SOME of the students who have taken loans from MIC-owned Maju Institute of Educational Development (MIED) to complete their tertiary education have requested for a waiver of the interest on their loans.
MIC president Datuk Seri S. Samy Vellu said they did not realise that MIC had also borrowed from other sources, including banks, to provide the study loans.
“If we give them exemptions, who is going to pay the interest? Do they want us to absorb it?” he asked.
Speaking at the presentation of RM2.9 mil in study loans to 406 students recently, he said MIED was facing a tough time getting the students to repay the loans.
“There are some who had taken loans of more than RM50,000 and make RM100 monthly repayments. They would have to continue payment for about 40 years,” said Samy Vellu.
He said MIED would have problems providing financing for students in the future if those who had completed their studies did not repay the loans.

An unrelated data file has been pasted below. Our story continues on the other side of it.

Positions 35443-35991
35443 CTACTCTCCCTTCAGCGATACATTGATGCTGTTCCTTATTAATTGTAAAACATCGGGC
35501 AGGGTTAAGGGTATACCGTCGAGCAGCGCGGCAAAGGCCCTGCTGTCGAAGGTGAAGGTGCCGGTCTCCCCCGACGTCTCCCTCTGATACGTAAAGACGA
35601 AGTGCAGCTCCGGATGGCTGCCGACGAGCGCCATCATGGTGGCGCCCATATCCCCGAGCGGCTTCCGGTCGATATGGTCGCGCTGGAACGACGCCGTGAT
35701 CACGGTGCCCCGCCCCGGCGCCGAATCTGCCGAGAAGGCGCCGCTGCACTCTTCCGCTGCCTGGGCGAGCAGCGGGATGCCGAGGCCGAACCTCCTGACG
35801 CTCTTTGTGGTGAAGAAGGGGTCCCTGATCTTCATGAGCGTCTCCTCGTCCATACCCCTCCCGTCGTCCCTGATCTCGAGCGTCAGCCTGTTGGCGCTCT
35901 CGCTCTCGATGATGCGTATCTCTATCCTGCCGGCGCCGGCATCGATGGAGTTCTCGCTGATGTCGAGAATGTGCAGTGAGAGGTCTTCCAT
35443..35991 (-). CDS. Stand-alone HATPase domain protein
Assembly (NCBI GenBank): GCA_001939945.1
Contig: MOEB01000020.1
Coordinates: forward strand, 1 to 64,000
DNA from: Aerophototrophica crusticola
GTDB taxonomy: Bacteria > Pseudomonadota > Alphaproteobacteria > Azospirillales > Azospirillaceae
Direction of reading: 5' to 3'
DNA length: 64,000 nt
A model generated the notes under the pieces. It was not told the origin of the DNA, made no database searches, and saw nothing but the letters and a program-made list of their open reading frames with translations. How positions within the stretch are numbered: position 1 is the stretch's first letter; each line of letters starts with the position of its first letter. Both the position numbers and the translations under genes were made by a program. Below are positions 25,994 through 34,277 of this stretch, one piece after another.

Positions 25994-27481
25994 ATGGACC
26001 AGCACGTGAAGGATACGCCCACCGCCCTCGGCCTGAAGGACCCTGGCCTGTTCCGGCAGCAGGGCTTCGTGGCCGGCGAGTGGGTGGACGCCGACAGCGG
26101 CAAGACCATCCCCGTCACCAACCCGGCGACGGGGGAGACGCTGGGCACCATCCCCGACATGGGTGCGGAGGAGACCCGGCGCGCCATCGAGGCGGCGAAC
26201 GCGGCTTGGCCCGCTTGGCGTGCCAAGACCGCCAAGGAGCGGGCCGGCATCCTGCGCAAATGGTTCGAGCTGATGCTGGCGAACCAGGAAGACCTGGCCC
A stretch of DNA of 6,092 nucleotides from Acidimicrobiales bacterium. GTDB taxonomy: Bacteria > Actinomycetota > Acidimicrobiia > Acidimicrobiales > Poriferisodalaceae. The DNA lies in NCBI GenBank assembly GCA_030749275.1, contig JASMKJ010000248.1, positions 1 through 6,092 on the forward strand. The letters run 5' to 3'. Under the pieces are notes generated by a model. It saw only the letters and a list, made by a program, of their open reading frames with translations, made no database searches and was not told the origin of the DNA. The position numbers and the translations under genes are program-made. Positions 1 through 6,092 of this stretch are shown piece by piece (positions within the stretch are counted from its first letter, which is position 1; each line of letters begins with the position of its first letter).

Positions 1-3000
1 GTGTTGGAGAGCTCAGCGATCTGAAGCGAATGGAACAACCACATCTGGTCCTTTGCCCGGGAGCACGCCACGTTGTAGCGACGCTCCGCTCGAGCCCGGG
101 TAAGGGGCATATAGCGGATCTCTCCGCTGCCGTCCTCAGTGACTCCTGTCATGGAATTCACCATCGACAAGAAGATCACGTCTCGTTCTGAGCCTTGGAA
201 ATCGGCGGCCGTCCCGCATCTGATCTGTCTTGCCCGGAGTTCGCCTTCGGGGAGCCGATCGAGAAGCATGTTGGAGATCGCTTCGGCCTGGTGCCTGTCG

Samy Vellu said there has been increase in the number of loan applications but only a small number was being considered due to financial limitations.
He said MIC had set up Tafe College and Asian Institute of Medicine, Science and Technology (AIMST) for students to pursue their education locally but many were keen to study abroad.
During the ceremony, 45 students studying at AIMST, 178 students studying medicine in local and foreign universities, 127 students of private universities and 17 from government universities received cheques from Samy Vellu.
He said the MIED had disbursed more than RM7bil to more than 9,500 students since 1984.